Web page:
…by Kristina Marie Darling. You can visit the magazine here and order up a hard copy, but in the meantime, since the issue’s not online, I’ve gotten Kristina’s permission to post the review in its entirety below. Thanks, Kristina, and thanks Chiron Review.
Also, because it’s the equinox and fall is our favorite season, Martin and I balanced a couple eggs on their ends after dinner tonight. See?
Okay, anyway, here’s the review:
Chosen by Patty Seyburn as winner of the 2007 Gatewood Prize, Kathleen Rooney’s Oneiromance (an epithalamion) explores the joys, bemusements, and perils of contemporary wedding ceremonies, a subject that proves as entertaining as it philosophical in the hands of this gifted poet. Taking the form of a book-length poem sequence, which follows two sisters through nuptials in Brazil and the American Midwest, Rooney’s work gracefully uses depictions of marriage as a point of entry to questions of individual identity and self-discovery. Suggesting that by knowing another one truly unearths oneself, the poems in Oneiromance (an epithalamion) convey such figurative ideas through skillful pairings of recurring characters and motifs, which serve to illuminate each other as the book unfolds.
Likewise, as Rooney depicts both a Brazilian wedding and a Midwestern one, her poems elegantly employ setting as an metaphor for the commonplace, yet often unfamiliar, experiences that comprise a new marriage. Presenting the exotic vistas of South America alongside the “Prairie state” of Illinois, she subtly suggest that the unremarkable events of one’s everyday life are transformed by inviting another person into them. As the poem sequence progresses, Rooney expresses both the joys and the trepidation of this change, ideas that are gracefully mirrored by the terrain that the speaker of the poem inhabits. A piece entitled “Brazilian Wedding: Dream No. 7,” in which she writes,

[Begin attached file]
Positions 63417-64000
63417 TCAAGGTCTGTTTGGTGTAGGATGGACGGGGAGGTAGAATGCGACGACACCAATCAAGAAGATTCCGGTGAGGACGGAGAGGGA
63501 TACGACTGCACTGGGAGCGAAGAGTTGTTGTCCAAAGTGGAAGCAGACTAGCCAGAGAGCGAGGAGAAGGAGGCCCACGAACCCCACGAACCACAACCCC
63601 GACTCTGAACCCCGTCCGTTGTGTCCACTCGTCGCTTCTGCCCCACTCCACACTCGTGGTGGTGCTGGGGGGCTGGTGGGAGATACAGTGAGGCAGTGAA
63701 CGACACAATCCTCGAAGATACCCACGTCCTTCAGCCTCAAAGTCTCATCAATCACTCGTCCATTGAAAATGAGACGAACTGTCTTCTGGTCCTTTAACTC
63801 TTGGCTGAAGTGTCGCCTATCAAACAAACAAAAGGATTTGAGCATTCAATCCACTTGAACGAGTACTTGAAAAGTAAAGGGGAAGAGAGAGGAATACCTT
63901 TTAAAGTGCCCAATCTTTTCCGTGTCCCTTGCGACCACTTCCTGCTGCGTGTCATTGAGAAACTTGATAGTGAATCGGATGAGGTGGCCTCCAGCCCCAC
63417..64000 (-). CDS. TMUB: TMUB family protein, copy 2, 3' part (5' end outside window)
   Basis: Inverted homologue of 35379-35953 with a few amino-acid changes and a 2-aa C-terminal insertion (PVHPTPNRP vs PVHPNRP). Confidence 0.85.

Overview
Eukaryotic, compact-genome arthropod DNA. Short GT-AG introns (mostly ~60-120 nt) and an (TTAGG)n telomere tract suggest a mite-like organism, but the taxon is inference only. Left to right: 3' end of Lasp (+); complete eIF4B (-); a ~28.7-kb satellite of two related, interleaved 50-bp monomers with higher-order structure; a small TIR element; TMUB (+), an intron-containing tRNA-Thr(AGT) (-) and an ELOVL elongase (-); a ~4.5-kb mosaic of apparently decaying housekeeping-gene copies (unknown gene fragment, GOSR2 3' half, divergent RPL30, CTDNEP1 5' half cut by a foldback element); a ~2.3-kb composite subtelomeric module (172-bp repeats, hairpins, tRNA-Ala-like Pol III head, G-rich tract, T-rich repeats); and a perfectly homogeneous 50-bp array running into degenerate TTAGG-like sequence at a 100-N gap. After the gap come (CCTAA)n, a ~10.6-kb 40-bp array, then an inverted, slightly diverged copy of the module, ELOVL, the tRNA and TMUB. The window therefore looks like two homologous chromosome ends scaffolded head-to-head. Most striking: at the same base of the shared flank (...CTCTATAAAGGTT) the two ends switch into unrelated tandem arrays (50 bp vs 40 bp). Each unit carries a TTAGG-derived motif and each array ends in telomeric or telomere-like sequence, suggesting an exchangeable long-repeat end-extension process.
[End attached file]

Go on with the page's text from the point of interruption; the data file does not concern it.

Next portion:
… We are fields
before each other, Socorro says. Then
she and the house staff start singing a song.
Clapping along. Beth & I cry, so their hands
grow blurry, like divers’ hands. They are
waving hello. They are saying goodbye. (15)
In passages such as this one, the poet evokes place as an emblem for the changes occurring in the speaker’s life, a comparison that Rooney conveys elegantly through repeated images and motifs. Just as the narrator and her sister, Beth, descend into the unfamiliar landscapes and cultural traditions of Brazil, which populate the first section of the book, they descend further into married life as well, an existence that proves equally untried. By including the image of the “divers’ hands” growing blurry near the end of the poem, Rooney implies that as this strange journey has progressed, the speaker has similarly watched aspects of her former self become indistinct while others emerge more clearly. Skillfully using the narrator’s exterior surroundings to address questions of selfhood and identity, “Brazilian Wedding: Dream No. 7,” like many other poems in the collection, proves as finely crafted as it is contemplative.
Throughout the book, Rooney also depicts her characters’ dreams alongside their waking lives, a pairing that allows for lovely, strange metaphors and elusive images as the book unfolds. Using this recurring motif to evoke the enigmatic, often unknowable, nature of another person’s inner life, the poet subtly suggests the solitude inherent even in marriage. For the speakers of these poems, such isolation proves at once disconcerting and necessary, eventually becoming a refuge in which they may explore and further define their own identities throughout the book. Rooney’s poem, “Brazilian Wedding: Dream No. 3″ exemplifies this trend. She writes, for instance,
G is for groom,
but R is for Rooney & R
is for room. This is not
a western. This is not
a noir. Our grooms don’t
know where we are… (9)
Throughout this excerpt, Rooney’s speaker holds conventional depictions of marriage, such as those found in “a western” or “a noir,” against the reality that she has discovered through her own experiences. Implying through this contrast that, just as the bride finds solitude in her dream life, most don’t fully know the thoughts and reflections that inhabit their partner’s inner lives, the poet conveys this sense of solitude with lyricism and grace. Moreover, as the book progresses, Rooney’s depictions of dreams and waking life compliment and complicate one another, offering readers a complex portrait of the characters’ transition into married existence.
Oneiromance (an epithalamion) is a finely crafted book. Raising thought-provoking questions about matrimony and selfhood through imagistic motifs, Kathleen Rooney’s collection proves to be an extremely promising debut. Highly recommended.